The European Parliament adopts proposed directive on pay transparency
The proposed directive, which is aimed at ensuring equal pay for men and women, is awaiting adoption by the Council of the European Union
The European Parliament has adopted the proposed directive aimed at closing the gender pay gap in the EU. For example, the proposal focuses on gender neutrality in job advertisements and job titles, accounts of pay gaps between men and women, and transparency in organisations regarding pay levels. The latter aims, among other things, to give workers access to information that can provide a relevant basis for comparison and thus improve the possibility of claiming equal pay for equal work or work of equal value.
Rights and obligations under the directive
The proposed directive contains a number of rather far-reaching measures aiming to reinforce the principle of equal pay for men and women performing the same work or work of equal value. Such measures include the following:
- Pay structures
Employers must have pay structures enabling workers to compare pay levels.
- Pay transparency
Information on the pay for the position must be provided to job applicants in the job advertisement or otherwise provided prior to the job interview. The information must be given in a way that ensures balanced and fair negotiations regarding pay. In addition, workers must have easy access to the criteria used by employers with more than 50 employees to determine pay levels.
- Gender neutrality
Employers must use gender-neutral job advertisements and titles. Further, employers must use objective and gender-neutral criteria when determining pay levels.
Under certain conditions, employees have the right to request information, broken down by gender, on the average pay levels of other categories of workers performing the same work or work of equal value.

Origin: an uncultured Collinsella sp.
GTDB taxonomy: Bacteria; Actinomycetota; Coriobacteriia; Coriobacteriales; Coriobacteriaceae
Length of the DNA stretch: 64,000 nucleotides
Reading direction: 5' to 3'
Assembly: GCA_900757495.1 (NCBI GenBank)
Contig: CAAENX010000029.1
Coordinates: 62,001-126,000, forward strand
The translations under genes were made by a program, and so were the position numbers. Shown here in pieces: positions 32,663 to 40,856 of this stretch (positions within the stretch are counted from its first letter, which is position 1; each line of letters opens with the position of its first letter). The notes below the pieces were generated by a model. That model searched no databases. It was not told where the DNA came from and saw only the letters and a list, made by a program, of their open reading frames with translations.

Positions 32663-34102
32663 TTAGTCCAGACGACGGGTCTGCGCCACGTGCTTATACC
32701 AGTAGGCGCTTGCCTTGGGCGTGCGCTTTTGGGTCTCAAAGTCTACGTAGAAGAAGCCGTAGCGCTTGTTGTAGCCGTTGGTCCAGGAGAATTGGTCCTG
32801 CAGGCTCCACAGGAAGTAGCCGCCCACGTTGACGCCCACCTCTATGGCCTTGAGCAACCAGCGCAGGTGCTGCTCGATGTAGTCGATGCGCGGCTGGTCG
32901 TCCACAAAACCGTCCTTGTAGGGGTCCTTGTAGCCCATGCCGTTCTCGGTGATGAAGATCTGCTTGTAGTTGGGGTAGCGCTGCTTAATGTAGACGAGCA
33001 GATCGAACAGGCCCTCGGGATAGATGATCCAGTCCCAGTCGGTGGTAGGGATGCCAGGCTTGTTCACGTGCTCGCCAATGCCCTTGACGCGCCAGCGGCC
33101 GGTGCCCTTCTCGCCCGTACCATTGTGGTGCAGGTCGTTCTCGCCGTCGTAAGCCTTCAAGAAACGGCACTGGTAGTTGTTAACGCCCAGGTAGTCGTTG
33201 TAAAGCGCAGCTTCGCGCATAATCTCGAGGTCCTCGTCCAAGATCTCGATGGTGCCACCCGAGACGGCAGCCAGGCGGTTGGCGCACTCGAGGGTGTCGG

- Pay reporting
Employers with at least 100 workers must regularly report on any gender pay gap in the organisation and must make a range of information accessible to their workers.
- Contractual terms
Employers must not use contractual terms which restrict workers’ right to disclose information about their pay.
- Burden of proof
If a worker can establish facts which give reason to believe that there has been direct or indirect pay discrimination on the grounds of gender, it is generally for the employer to prove that no discrimination has taken place.
Member States should provide for effective, proportionate and dissuasive penalties in the event of breach of the rules. Such penalties may include fines for employers or – based on the circumstances – exclusion from public tender procedures.
The next step in the process is the formal adoption of the directive by the Council of the European Union, after which the directive will be finally adopted. The proposal allows for a three-year implementation period after adoption.
Norrbom Vinding will closely follow the further process of the proposed directive in the EU, and we will of course also continuously follow the implementation of the expected final directive in Danish law.
The content of the above is not, and should not be a substitute for legal advice.
The bill, which introduces a requirement for registration of working time for each individual employee and provides the opportunity to derogate from the 48-hour rule for certain employees, has been adopted.
Ius Laboris recently received the prestigious Global Network of the Year award at The Lawyer European Awards 2023.
The long-awaited bill, which introduces a requirement for registration of working time for each individual employee and provides the opportunity to derogate from the 48-hour rule for certain employee groups, has been submitted to the Parliament. The effective date has been postponed to 1 July 2024.
In a new article, Ius Laboris takes a closer look at the issue of whether employers can monitor employees’ social media posts.
On the first Tuesday of October, the parliamentary year kicked off and, as usual, the Government announced its legislative programme for the parliamentary year 2023/2024.
The opportunities associated with AI are immense, but right now it is necessary to address a number of concerns about the use and potential of AI in the workplace.